"Hey, d’you mind?" says George, slowly moaning the words over the course of the next hundred years.
As Kramer slides into Jerry’s apartment, the audience’s applause grows so raucous that George, Jerry, and Elaine eventually throw up their hands in frustration and wander off the set. Kramer remains in the middle of Jerry’s apartment, smiling and nodding his head cockily, his arms spread appreciatively. The audience continues to clap and hoot, their palms stinging horribly. Many suffer fractures of the bones in their hands and arms, but they refuse to leave the studio for treatment.
George wanders back into Jerry’s apartment looking for his keys. Frustrated that the applause is still ongoing, he shoves Kramer, trying to snap him and the audience out of it, but Kramer slides on his slick shoes across the floor, arms waving wildly to maintain balance. The stunt sends the audience into absolute hysterics. People try clapping louder than each other, and soon fights break out over who can show the most appreciation through noise. Factions form, tearing seats out of the floor and stacking them into crude barricades that they shove into each other to make even louder sounds.
George returns to the apartment with Jerry and Elaine, and the three try to pull Kramer out the front door. They manage to drag him to the elevator before he breaks away and runs back to Jerry’s living room. The audience is so thrilled by his return that they begin to tear each other apart so that the horrific, agonized screams might overtake all the other sounds.
Eventually, after almost a day, half the audience has been murdered by the other half, and the remaining members are too weak to engage in any movement at all. The pools of blood have spilled into Jerry’s kitchen, soaking Kramer’s shoes. He takes a step backward, slipping a little, but there are no cheers. Only a few people are able to manage weak groans.
Kramer frowns. “What, that’s all you got?”
Jerry tries to pull a reversal and slide full-force into Kramer’s apartment for once, but is startled to find two other strangers — a man and a woman — hanging out there as well. Kramer explains that the woman is an ex-girlfriend with whom he remained friendly after a breakup years ago, and the man — a stout, balding fellow — is a friend from childhood.
"You… you have your own George?" asks Jerry, astonished. "And your own Elaine?"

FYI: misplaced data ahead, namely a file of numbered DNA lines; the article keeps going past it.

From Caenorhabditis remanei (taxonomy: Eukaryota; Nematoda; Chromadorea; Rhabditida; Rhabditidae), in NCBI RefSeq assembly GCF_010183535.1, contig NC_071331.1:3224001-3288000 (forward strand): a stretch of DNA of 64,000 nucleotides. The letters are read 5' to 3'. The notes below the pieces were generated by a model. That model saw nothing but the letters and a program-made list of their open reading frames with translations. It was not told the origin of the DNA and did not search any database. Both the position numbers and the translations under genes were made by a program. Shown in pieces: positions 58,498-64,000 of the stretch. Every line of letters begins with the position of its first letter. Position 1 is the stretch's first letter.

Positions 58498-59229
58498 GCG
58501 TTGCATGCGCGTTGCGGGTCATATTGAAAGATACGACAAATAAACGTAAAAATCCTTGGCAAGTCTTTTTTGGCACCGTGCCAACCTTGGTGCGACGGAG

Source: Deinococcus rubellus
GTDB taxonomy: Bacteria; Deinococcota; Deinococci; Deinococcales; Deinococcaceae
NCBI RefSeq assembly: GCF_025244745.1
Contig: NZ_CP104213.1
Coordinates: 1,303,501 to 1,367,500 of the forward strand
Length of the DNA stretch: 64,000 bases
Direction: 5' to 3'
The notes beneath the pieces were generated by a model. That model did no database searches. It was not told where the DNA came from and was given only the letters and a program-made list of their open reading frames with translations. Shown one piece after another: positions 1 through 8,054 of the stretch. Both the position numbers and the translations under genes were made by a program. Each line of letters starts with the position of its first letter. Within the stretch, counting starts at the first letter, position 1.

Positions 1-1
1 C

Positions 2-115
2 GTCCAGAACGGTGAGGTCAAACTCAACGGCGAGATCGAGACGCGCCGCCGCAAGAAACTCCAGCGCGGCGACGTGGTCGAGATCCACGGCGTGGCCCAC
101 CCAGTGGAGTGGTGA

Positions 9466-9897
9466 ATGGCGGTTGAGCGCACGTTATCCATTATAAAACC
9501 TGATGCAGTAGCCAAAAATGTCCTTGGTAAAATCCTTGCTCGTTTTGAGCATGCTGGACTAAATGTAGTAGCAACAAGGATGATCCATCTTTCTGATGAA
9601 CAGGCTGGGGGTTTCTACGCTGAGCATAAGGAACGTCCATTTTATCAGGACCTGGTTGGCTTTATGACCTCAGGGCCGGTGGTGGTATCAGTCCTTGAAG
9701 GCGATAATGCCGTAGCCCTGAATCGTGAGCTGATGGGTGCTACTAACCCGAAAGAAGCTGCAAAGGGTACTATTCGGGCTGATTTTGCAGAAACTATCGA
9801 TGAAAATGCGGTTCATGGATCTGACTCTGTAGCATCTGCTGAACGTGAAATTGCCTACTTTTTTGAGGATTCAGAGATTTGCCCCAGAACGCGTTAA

"Who are George and Elaine?" asks Kramer.
Kramer accidentally slams a door in Elaine’s face, causing her to break her nose, and she calls Kramer “a societal evil.” Kramer takes the remark very personally, and resolves to become a force for good by learning how to draw police sketches. He gets Jerry to help him practice by forcing him to describe George. “How will this work?” Jerry asks. “You actually know what George looks like.” “Nah, Jerry,” Kramer says, “I purged all my memories of what George looks like. Just tell me.” Jerry finds this odd, but complies. “Well, he’s, uh, a sort of frumpy, bald man…” “Yeah, yeah, keep goin’, Jer.” After several torturous hours, Jerry finally looks at what Kramer has been drawing: Nothing but dark, concentric circles. It does not resemble George, or anything human, merely a whirling void.
Across town, for reasons unknown to him, George spends several hours swirling, whipping about, in the middle of an intersection, until he is nothing but a vertiginous dark cavity, consuming bystanders into his nothingness.
Noting the peculiarity, Elaine asks Kramer to draw a version of her without a broken nose.
Noticing that Jerry has been a bit lonely and down in the dumps, Kramer convinces him to adopt a puppy, claiming he knows “just the one”. The next day, he shows up with the most lovable little dog Jerry has ever seen. The two bond instantly, and from that day on, Jerry is never seen without his canine companion.
Elaine spots shadowy figures prowling on her fire escape several nights in a row and becomes concerned about security. Kramer overhears her expressing her worries to Jerry and tells her he has just the dog for her. Two days later, he presents her with a young but well-trained German Shepherd. Later that night, when a man forces her bedroom window and tries to creep in, the dog charges at him and scares him away. The prowlers never return.
George watches women fawning over a man in the park with a cute dog. He grumbles about it to Jerry. “This guy could be a total loser and they’d still be all over him!” “Sounds perfect for you, then,” replies Jerry, to George’s chagrin. Jerry looks at his own dog. “I think I know who can help you.” The two head across the hall to Kramer’s apartment and knock on the door, but there’s no answer. After a moment, they hear a terrible, pained groan from somewhere deep within, and break down the door. Inside, they find Kramer giving birth to a litter of seven puppies.
VAPOR G R A V E